Harvard Law pushes “polyamory and the law”

Harvard Law Today 3 August 2021
Family First Comment: As predicted…. Here it comes:
“Polyamory Legal Advocacy Coalition, also known as PLAC, was established in the fall of 2020 by a psychologist and five lawyers focused on LGBTQ+ issues. Among them was Harvard Law Lecturer on Law Alexander Chen ’15, founding director of the LGBTQ+ Advocacy Clinic. While polyamorous relationships come in a wide variety of forms, at their core is the idea that people should be able to choose how they shape their families, including how many consenting adults they wish to be included. These types of relationships are becoming increasingly common, according to PLAC, which notes that 4 to 5 percent of people in the U.S. are in a consensual non-monogamous relationship… In 2020 and 2021, three Boston-area municipalities — the city of Somerville followed by Cambridge, and the town of Arlington — became the first in the country to extend the legal definition of domestic partnerships to include polyamorous relationships.”

Alexander Chen ’15, director of the LGBTQ+ Advocacy Clinic at HLS, is working with students to offer legal protections for people in polyamorous relationships

Natasha Aggarwal LL.M. ’21 didn’t know much about polyamory until last spring, when she became a clinical student in the LGBTQ+ Advocacy Clinic at the WilmerHale Legal Services Center of Harvard Law School. But after working at the clinic with the newly created Polyamory Legal Advocacy Coalition, Aggarwal, a corporate lawyer from India who came to HLS last year to study feminist theory, says: “Now I feel very, very strongly about it.”

“People have been fired from work because their boss discovered they were polyamorous,” says Aggarwal, who is continuing her work as a summer fellow in the clinic. “It’s a problem for health insurance, for living arrangements such as leases and deeds,” she says, naming “a few of the areas that need legal protection.”

Polyamory is a form of non-monogamous relationship involving more than two adult partners at the same time, with the knowledge and consent of everyone involved, according to Polyamory Legal Advocacy Coalition, also known as PLAC, which was established in the fall of 2020 by a psychologist and five lawyers focused on LGBTQ+ issues. Among them was Harvard Law Lecturer on Law Alexander Chen ’15, founding director of the LGBTQ+ Advocacy Clinic. While polyamorous relationships come in a wide variety of forms, at their core is the idea that people should be able to choose how they shape their families, including how many consenting adults they wish to be included.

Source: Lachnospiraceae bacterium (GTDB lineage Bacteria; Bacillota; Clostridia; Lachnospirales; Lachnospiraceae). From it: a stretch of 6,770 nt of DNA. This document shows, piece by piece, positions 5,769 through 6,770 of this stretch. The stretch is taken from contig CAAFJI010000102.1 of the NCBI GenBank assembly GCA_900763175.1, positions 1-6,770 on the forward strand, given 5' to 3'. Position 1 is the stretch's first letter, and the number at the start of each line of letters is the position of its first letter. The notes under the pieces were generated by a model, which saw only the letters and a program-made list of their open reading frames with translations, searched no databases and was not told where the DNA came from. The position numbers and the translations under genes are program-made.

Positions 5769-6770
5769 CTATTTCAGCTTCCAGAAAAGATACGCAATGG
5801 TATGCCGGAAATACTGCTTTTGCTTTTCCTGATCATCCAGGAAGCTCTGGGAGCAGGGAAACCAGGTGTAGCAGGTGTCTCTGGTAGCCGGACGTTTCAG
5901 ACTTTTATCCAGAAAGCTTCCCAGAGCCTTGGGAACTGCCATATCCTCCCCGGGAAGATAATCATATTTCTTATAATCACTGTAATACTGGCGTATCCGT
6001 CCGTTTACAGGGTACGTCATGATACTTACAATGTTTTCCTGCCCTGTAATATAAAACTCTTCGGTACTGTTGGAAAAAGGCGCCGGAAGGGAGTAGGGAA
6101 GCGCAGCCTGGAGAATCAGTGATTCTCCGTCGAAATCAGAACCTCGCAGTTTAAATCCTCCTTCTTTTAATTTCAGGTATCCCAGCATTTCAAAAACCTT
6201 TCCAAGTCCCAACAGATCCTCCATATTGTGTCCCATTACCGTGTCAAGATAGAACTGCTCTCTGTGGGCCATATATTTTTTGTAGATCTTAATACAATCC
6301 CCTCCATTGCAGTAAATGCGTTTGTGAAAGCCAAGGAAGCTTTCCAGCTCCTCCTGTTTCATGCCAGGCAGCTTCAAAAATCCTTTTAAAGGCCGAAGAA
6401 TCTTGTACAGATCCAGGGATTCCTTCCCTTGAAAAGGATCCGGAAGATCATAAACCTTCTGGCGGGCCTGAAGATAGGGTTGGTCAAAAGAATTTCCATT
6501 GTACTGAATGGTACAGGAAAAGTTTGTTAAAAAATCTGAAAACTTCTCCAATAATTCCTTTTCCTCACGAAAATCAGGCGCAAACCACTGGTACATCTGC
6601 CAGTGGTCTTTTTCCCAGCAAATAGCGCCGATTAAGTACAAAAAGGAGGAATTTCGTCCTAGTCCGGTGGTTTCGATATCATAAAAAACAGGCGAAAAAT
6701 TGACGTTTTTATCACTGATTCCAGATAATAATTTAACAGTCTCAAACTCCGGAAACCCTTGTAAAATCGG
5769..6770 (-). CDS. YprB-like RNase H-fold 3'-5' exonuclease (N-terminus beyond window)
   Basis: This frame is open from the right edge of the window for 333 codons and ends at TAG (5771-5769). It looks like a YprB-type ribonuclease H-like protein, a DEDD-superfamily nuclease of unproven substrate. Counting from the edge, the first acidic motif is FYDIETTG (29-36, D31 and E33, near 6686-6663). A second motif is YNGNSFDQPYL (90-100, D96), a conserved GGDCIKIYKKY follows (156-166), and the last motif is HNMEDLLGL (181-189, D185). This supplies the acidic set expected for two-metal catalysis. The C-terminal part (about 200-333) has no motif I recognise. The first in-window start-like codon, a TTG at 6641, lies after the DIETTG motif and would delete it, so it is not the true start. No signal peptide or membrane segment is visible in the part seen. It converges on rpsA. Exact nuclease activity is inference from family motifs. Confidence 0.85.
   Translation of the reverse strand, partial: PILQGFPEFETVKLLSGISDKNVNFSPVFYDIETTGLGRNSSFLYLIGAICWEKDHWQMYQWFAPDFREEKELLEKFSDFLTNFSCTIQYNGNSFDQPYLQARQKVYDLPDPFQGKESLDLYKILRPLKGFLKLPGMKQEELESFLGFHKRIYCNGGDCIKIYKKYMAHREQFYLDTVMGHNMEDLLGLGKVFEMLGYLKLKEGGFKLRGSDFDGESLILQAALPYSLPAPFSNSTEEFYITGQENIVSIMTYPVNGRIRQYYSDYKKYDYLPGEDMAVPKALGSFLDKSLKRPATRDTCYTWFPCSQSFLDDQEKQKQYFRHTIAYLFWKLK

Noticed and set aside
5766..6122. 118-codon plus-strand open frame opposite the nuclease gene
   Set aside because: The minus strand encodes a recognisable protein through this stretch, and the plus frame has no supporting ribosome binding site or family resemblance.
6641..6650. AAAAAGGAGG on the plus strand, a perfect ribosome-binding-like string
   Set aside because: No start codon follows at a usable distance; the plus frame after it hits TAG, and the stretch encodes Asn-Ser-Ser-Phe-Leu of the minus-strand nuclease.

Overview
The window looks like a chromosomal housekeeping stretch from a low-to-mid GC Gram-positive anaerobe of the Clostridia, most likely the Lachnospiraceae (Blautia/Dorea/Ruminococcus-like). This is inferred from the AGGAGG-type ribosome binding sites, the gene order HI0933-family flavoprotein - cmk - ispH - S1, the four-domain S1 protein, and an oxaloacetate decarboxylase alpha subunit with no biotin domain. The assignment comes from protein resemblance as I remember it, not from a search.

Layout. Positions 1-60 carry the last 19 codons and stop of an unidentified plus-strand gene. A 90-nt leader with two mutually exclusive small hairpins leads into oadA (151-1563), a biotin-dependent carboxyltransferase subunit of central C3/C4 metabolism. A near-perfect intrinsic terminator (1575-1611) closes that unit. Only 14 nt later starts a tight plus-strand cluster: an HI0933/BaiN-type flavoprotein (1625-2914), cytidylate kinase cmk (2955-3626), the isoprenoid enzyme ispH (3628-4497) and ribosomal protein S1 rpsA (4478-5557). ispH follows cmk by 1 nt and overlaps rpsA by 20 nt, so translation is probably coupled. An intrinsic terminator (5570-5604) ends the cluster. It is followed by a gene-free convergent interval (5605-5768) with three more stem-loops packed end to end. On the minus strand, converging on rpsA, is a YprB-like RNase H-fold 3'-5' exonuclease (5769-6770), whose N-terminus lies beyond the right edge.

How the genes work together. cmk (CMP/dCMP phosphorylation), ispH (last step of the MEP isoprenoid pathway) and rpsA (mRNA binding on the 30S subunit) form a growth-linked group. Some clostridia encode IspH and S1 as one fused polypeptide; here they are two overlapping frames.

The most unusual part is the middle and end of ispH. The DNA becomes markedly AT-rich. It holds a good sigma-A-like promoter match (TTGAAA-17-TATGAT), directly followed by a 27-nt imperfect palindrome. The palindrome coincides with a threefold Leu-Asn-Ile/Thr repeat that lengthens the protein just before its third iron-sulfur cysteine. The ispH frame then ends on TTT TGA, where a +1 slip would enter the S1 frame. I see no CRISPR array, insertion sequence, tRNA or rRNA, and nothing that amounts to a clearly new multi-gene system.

These types of relationships are becoming increasingly common, according to PLAC, which notes that 4 to 5 percent of people in the U.S. are in a consensual non-monogamous relationship. Polyamory stands out from other such relationships, PLAC explains, because polyamorists tend to be open to falling in love with more than one person. (Polyamory is different than polygamy, in which one husband has multiple wives — a practice frowned upon as patriarchal and one-sided by many polyamory advocates.) Yet despite the emphasis on love among its adherents, polyamorous relationships have few legal protections and people and families face discrimination in such basic needs as jobs, housing, and obtaining health insurance for more than one partner.

Formed as a coalition of academic and legal professionals, PLAC works to advance the civil and human rights of polyamorous people, communities, and families through legislative advocacy, public policy, and public education. Now, after years of stasis in the movement for rights, the past year has seen unprecedented success.

In 2020 and 2021, three Boston-area municipalities — the city of Somerville followed by Cambridge, and the town of Arlington — became the first in the country to extend the legal definition of domestic partnerships to include polyamorous relationships. PLAC worked on both the Cambridge and Arlington efforts, and is now working with advocates in California on domestic partnerships and non-discrimination legislation.
READ MORE: https://today.law.harvard.edu/polyamory-and-the-law/

 

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